Now Day Week A-Z
Displaying: Monday, Oct 20 for KVCR FNX Digital 24.2 Early Morning  -  Morning  -  Afternoon  -  Evening
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Indian Country Diaries : A Seat at the Drum

In "A Seat at the Drum", journalist Mark Anthony Rolo (Bad River Ojibwe) seeks to learn how Native Americans in Los Angeles preserve a tribal identity, survive economically and cope with the pressures of assimilation in a challenging metropolis. His personal quest to come to terms with these issues leads him to meet Native community leaders, Indians relocated from reservations, boarding school students, Native business leaders and single parent families whose stories typify the experiences of urban Indians. As these characters tell how Indians in Los Angeles create community and retain a connection to their tribes; choose whether their language and traditions are relevant in the modern world; cope with mounting social problems and declining social services; and develop business empires fueled by gaming profits, Rolo is propelled toward a reckoning with his own identity. Rolo finds that though relocated Indians seem to lose their tribal identity, indigenous California tribes such as the Gabrieleno/Tongva and the Pechanga Band of Luiseno Indians strive to strengthen theirs. Original inhabitants of the LA Basin, the Gabrieleno/Tongva tribe grasp threads of their original birdsongs, traditional ways and history in an idealistic attempt to gain Federal recognition, and with that, the golden road that the Pechanga have achieved. The Pechanga, a dwindling band before the National Indian Gaming Act was passed, are now so prosperous that Governor Schwarzenegger looks to them and other gaming tribes to help bail out California debt. But what makes them Indian? Is a Federal I.D. number enough? Do the wealthy Indians bear responsibility for philanthropy toward the poor?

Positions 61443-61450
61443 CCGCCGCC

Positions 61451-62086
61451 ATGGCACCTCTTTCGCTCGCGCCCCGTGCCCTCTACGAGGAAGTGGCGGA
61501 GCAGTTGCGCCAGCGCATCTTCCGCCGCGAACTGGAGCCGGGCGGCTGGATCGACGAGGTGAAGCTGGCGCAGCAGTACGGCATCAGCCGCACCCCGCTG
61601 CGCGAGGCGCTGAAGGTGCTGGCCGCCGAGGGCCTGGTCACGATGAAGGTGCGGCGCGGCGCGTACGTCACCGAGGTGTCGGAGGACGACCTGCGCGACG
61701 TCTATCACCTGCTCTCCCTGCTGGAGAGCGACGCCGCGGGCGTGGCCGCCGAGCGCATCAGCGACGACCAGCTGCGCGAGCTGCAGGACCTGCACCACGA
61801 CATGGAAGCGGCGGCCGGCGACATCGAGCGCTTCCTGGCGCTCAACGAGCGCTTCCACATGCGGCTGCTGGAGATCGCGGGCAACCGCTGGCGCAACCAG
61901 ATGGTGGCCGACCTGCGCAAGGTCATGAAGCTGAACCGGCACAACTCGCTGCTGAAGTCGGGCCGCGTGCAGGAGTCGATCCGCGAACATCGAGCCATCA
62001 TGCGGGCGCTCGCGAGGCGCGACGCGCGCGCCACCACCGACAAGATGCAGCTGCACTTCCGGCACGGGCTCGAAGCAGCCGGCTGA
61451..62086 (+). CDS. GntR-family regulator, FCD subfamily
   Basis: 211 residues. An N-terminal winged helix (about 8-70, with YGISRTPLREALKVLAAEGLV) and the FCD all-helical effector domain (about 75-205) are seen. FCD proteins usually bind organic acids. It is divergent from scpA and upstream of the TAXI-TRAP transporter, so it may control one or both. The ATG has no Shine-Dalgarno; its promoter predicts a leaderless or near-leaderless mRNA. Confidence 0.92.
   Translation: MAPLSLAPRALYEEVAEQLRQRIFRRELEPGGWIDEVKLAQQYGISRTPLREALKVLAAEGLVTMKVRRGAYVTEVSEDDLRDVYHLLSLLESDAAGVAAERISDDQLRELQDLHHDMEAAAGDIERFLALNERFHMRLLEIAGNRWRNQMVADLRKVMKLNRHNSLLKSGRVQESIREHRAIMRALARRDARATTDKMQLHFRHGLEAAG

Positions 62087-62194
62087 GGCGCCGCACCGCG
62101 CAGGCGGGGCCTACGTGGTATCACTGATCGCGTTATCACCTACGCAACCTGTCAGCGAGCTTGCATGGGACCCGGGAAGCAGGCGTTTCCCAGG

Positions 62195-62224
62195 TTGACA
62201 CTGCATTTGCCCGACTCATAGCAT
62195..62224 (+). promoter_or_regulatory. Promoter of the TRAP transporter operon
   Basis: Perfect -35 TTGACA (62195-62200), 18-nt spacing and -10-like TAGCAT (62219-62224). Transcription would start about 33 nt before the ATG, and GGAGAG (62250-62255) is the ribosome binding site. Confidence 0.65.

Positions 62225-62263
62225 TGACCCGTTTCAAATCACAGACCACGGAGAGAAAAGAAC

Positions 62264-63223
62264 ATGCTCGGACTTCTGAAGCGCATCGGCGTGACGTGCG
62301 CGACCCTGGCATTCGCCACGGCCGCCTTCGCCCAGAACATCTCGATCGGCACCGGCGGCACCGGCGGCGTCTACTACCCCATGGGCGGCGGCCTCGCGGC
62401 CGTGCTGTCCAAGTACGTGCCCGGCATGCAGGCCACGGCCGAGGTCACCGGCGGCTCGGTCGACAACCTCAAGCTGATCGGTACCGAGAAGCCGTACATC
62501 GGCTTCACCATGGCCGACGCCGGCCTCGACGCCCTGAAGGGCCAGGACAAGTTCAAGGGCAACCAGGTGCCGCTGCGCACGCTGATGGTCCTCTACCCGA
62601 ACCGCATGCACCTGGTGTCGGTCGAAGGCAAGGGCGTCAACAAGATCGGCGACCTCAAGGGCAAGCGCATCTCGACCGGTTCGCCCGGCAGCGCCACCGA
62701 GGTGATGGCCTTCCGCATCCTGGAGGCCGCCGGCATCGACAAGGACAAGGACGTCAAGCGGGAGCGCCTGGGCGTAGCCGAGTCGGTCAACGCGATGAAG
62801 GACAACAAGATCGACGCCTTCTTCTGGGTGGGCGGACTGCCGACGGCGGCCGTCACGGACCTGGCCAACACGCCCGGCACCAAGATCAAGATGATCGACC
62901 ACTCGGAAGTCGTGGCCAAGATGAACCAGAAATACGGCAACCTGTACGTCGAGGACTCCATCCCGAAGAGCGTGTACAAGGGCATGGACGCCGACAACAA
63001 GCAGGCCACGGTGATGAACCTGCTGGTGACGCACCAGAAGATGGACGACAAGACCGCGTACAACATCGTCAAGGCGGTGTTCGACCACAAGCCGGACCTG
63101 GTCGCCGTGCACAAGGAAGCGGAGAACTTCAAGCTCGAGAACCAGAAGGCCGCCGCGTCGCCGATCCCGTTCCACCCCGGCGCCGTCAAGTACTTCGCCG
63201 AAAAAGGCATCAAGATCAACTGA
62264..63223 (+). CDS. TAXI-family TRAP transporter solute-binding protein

Indian Country Diaries : Spiral of Fire

"Spiral of Fire" takes author LeAnne Howe (Choctaw) to the North Carolina homeland of the Eastern Band of Cherokee Indians to discover how their fusion of tourism, community, and cultural preservation is the key to the tribe's health in the 21st century. Along the way Howe seeks to reconcile her own identity as the daughter of a Cherokee father she never knew. Howe's journey of discovery leads her to one of the most beautiful places in America where Cherokees manage their own schools, hospitals, cable company, tourist attractions and multi-million dollar casino. Yet, despite these successes, diabetes is rampant, racism erodes self-confidence, and greed threatens to divide the community. "Spiral of Fire" reveals the forces at work to restore health to the tribe. Forces such as that of Joyce Dugan, former school superintendent and principal chief, who has been instrumental in cultural preservation efforts by leading the tribe to purchase Kituwah, the original "mother" town of the Cherokee. And Corey Blankenship,a student who led a campaign to convince legislators to pass a bill to allow a land exchange with the National Park Service that will provide a site for badly needed new schools. As well as James "Bo" Taylor, a young father who leads the movement to revitalize the Cherokee language, and traditional songs, dances and spirituality. Howe learns that a strong sense of community binds the Eastern Band of Cherokee Indians. Their strong sense of identity comes from knowing their history, strengths and weaknesses, and coming to terms with them. This realization encourages Howe's desire to accept her Cherokee identity and to forgive an absent father.